One of several great discoveries in the course of writing the 33 1/3 book on Portishead's Dummy was Jay Hodgson's wonderful Understanding Records: A Field Guide to Recording Practice. Hodgson has a talent for demystifying modern recorded sound, without ever detracting from the thrilling qualities of the music. As an example, as part of a discussion of distortion:
Reinforcement distortion does not necessarily require signal processing. Jimmy Miller, for instance, often reinforced Mick Jagger's vocals on the more energetic numbers he produced for the Rolling Stones by having Jagger or Keith Richards shout a second take, which he then buried deep in the mix. "Sympathy For The Devil," for instance, features a shouted double in the right channel throughout, though the track is faded so that it only sporadically breaches the threshold of audibility; "Street Fighting Man" offers another obvious example. "Let It Bleed" provides another example of shouted (manual) reinforcement distortion, though Miller buried the shouted reinforcement track so far back in the mix that it takes headphones and an entirely unhealthy playback volume to clearly hear. By the time Miller produced the shambolic Exile On Main Street, however, he had dispensed with such preciousness altogether: the producer regularly pumps Jagger's and Richards' shouted reinforcement tracks to an equal level with the lead-vocals on the album.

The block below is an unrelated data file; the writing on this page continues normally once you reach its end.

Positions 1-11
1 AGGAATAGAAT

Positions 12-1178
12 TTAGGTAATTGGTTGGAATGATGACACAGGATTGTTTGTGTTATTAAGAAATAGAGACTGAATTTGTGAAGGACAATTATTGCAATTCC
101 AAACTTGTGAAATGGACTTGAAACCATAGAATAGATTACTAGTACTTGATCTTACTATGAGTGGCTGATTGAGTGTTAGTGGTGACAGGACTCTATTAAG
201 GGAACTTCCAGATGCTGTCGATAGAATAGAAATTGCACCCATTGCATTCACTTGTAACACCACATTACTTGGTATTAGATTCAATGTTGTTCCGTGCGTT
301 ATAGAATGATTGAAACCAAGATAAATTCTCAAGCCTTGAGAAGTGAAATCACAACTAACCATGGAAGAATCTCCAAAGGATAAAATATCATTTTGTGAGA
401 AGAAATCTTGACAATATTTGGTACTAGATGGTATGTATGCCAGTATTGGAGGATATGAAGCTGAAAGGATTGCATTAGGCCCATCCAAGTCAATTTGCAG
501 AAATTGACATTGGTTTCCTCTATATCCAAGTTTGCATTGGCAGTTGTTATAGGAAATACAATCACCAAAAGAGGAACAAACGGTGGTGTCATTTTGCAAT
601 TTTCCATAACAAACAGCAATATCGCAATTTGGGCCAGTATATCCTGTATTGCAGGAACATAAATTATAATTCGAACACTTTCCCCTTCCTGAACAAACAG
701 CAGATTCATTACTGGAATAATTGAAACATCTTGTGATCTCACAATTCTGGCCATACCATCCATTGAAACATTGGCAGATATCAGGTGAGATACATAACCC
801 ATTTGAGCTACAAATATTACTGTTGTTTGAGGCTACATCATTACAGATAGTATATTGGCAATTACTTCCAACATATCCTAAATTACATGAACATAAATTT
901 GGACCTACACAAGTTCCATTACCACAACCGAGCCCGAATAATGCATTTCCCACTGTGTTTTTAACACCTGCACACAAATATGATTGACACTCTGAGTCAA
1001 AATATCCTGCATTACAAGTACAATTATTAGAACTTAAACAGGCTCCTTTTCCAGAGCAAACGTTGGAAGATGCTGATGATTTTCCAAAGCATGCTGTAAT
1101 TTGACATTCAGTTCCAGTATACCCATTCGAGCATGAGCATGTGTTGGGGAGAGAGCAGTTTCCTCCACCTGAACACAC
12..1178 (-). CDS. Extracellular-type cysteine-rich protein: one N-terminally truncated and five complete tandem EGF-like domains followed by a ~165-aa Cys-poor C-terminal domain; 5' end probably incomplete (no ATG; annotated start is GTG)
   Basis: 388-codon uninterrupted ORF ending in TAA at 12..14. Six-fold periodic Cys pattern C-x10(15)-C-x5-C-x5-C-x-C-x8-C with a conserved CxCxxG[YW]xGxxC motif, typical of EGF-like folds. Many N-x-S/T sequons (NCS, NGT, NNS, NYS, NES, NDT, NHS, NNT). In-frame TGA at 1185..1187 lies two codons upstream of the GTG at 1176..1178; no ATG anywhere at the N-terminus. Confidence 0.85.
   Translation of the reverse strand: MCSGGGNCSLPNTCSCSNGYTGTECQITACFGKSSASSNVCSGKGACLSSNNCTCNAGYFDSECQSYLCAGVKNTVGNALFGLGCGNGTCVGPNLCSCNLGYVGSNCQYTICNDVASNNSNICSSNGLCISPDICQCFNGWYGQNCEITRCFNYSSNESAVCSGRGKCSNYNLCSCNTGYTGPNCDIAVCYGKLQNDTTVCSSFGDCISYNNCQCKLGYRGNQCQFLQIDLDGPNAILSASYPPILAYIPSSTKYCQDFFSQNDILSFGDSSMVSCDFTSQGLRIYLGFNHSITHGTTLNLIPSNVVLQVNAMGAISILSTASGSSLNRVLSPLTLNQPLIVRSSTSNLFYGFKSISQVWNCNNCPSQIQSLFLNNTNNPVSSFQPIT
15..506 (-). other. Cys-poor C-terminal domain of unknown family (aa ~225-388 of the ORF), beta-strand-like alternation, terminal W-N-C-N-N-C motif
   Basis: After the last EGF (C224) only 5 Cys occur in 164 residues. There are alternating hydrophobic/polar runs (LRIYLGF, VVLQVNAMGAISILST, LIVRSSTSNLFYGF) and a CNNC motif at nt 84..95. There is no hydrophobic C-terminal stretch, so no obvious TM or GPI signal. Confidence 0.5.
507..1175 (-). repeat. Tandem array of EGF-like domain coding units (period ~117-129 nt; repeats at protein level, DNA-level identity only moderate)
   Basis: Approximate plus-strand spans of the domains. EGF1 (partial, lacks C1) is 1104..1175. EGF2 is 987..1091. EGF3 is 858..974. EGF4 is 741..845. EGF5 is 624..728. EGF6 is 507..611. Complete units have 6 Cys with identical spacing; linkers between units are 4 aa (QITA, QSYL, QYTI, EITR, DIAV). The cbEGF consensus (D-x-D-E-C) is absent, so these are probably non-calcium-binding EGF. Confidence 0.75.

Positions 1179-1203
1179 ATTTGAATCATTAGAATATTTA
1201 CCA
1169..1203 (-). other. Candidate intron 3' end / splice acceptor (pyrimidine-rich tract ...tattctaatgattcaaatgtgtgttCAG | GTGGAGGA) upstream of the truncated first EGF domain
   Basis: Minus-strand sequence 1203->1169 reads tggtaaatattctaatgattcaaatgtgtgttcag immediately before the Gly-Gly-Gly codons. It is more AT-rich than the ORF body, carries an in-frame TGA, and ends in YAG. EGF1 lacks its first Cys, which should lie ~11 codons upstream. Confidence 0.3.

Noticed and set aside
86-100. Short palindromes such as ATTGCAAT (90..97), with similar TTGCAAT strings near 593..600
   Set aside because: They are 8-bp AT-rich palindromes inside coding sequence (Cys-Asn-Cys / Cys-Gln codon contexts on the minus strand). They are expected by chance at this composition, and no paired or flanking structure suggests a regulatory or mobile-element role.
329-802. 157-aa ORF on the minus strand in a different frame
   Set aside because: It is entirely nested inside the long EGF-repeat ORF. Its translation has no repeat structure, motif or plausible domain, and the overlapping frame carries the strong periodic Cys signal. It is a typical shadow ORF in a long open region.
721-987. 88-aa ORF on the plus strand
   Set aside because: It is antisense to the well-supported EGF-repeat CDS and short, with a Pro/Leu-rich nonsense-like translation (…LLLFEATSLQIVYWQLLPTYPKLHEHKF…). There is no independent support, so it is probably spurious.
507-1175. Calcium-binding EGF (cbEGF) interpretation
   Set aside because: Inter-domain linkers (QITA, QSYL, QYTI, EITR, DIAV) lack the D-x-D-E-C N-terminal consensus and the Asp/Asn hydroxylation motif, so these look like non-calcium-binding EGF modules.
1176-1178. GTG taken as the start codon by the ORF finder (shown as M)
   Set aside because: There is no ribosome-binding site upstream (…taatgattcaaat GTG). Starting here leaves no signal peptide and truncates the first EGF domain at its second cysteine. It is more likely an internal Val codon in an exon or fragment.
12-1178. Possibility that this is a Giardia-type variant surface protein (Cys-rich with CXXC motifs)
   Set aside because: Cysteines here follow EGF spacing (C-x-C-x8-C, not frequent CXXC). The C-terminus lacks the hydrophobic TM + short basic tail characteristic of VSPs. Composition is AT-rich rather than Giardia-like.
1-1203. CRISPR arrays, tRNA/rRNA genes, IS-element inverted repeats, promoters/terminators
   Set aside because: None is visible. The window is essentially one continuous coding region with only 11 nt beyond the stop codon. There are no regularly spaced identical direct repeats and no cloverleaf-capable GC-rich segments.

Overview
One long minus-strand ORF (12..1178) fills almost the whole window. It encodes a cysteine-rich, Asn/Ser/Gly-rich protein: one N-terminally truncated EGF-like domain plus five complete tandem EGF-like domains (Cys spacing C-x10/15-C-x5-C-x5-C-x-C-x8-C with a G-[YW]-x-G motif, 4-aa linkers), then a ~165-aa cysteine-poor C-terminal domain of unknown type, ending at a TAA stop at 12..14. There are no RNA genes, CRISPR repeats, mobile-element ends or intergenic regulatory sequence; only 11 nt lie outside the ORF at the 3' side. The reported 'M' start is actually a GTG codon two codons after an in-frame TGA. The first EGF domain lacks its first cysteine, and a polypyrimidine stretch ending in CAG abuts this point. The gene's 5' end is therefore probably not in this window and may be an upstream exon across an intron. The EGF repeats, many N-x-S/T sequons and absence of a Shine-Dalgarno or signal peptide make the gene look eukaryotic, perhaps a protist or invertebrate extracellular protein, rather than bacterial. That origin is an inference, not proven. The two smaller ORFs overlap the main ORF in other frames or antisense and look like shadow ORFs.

Hodgson is every bit as insightful and enthusiastic in person as he is in text. He was incredibly generous with his time and, over the course of a couple of conversations and email exchanges, helped me hear Dummy from the perspective of an audio professional, which was invaluable as I prepared to speak to Dummy and Portishead sound engineer Dave McDonald and mastering engineer Miles Showell. There are passages of my book -- particularly around the recording techniques for the album's vocals and its drum sounds -- that are informed by his insights and coloured by the questions that I only knew to ask after he had helped trained my ears.
While certainly intended for a professional audience, Understanding Records is a great read for the music enthusiast: Hodgson's writing is clear and alight with anecdotes and examples that illuminate music that you may only think you know. I'll never hear recorded music quite the same way again.